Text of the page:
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How do we engage with stakeholders?


The manner in which the EBRD engages with stakeholders helps us to improve our environmental and social policies and evaluate the impact of our work on daily lives. We also ask our client to proactively engage with their own stakeholders in order to maximise benefits and ensure that the potential impacts of a project are fully understood by all parties.

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The EBRD continued to engage actively with civil society organisations (CSOs) in countries where it invests throughout 2015. Our engagement with CSOs includes, but is not limited to, the following:

  • disclosure of information, outreach and formal consultations on the development of the Bank’s policies, strategies and projects in line with the Bank’s Public Information Policy
  • ongoing informal dialogue, ranging from technical discussions related to projects to high-level dialogue with the Bank’s senior management or the President, as well as the Board Directors
  • cooperation through capacity-building technical cooperation projects.

A vibrant civil society is an essential component of any democracy. We recognise CSOs as important stakeholders that can promote local ownership of the transition process towards well-governed, sustainable and inclusive economies. In addition, our engagement with CSOs enhances the Bank’s own accountability and transparency. Through their valuable local knowledge, CSOs also often help us deliver better projects and policies in transition countries.

We are committed to engaging in a manner that helps civil society participate in the Bank’s strategic decision-making, and are always trying to find better and more innovative ways to engage with CSOs.

In 2015 we enhanced our engagement with CSOs in several ways. We scaled up our Civil Society Capacity Building Framework which aims to improve awareness and capacity among CSOs in relation to specific projects, enhance policy dialogue and help establish a stronger cooperation between the Bank, private sector companies, public utilities and CSOs.

Communications has also been a priority in 2015, with the development of a reference manual “Understanding the EBRD: A Guide for Civil Society on the Work and Practices of the European Bank for Reconstruction and Development” to provide CSOs with a concise overview of the Bank. This will be published in 2016, to coincide with the launch of a new consultation hub, a project also developed in 2015 to facilitate our continuous two-way dialogue with civil society.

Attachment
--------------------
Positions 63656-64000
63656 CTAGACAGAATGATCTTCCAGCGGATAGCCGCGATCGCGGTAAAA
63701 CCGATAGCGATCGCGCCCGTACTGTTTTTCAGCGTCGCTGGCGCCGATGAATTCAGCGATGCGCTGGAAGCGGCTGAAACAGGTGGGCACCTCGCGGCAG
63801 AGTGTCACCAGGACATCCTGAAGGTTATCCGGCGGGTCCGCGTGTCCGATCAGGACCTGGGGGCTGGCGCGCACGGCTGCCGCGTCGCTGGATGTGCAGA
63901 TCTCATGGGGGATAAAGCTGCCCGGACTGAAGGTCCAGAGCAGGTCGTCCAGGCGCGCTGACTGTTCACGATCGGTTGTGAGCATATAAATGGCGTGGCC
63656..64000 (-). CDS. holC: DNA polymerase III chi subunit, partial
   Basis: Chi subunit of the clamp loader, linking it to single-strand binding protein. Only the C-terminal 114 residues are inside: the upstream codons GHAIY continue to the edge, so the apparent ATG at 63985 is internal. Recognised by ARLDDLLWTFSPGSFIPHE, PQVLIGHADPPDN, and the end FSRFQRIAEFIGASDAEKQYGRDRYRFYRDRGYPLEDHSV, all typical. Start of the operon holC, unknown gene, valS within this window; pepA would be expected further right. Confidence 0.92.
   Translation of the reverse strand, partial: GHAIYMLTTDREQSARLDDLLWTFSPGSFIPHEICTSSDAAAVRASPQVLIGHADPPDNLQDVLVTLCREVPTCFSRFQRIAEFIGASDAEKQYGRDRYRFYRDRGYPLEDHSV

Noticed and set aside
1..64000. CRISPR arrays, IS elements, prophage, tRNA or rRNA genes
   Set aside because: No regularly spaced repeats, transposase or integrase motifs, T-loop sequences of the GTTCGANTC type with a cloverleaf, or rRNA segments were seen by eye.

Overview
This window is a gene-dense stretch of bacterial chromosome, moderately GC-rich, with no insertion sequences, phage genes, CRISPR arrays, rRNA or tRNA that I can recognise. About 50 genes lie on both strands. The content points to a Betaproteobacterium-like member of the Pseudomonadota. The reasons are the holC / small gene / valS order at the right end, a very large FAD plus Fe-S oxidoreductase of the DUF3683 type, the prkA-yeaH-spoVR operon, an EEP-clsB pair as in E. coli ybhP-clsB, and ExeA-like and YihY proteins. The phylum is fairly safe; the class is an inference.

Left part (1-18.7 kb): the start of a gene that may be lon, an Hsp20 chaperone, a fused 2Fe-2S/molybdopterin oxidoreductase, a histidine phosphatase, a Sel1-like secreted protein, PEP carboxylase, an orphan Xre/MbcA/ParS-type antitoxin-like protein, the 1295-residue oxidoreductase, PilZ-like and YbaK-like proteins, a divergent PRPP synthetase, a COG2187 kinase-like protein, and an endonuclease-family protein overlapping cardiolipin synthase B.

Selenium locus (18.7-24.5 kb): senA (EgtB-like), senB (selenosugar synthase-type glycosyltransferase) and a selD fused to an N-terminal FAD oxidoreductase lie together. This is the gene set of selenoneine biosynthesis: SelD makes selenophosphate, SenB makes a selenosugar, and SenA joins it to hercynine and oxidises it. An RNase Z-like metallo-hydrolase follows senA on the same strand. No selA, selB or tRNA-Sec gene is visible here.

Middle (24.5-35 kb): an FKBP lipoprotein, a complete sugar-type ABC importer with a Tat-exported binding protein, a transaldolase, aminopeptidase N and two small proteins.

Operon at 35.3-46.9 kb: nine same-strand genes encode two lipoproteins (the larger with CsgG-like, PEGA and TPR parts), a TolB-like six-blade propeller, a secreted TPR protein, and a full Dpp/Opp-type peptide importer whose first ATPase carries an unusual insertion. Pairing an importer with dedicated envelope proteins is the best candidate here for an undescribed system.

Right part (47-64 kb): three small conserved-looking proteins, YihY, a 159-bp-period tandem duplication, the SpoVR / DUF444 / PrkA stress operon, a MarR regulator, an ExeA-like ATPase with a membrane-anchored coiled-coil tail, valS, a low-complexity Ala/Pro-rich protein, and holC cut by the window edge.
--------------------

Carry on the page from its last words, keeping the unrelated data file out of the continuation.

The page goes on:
In 2015, more than 3,100 CSO representatives were registered with the EBRD and nearly 500 civil society stakeholders participated in over 40 thematic meetings and events that the Bank organised.

2015 Civil Society Programme

The EBRD Civil Society Programme took place on 14-15 May in Tbilisi, Georgia, with a record number of 144 civil society participants from 18 countries.

This flagship event featured a series of discussion sessions between civil society representatives and the Bank’s senior management on specific investment projects and policy dialogue activities, as well as with the Board of Directors and the President on the EBRD’s key strategic directions.

Discussions focused on the EBRD’s investments in the energy sector and natural resources, transparency, accountability, and human rights issues in a number of countries. A special facilitated discussion panel on the economic inclusion of youth concluded that private sector employers, schools and universities, as well as civil society, should join forces to address the problem of youth unemployment. Panellists agreed that the skills mismatch in the labour market is a major challenge for businesses across the EBRD regions. They stressed that investing in the development of young people’s professional skills could bring significant economic return for private sector companies, while helping them better adapt to a changing global environment.

The Civil Society Programme is held every year at the EBRD’s Annual Meeting but what made 2015’s event different was that CSOs were given the chance to actively design the programme. CSOs were invited to make suggestions for discussion topics via social media to cover EBRD projects, initiatives or other political, socio-economic or environmental issues in the countries where the Bank invests.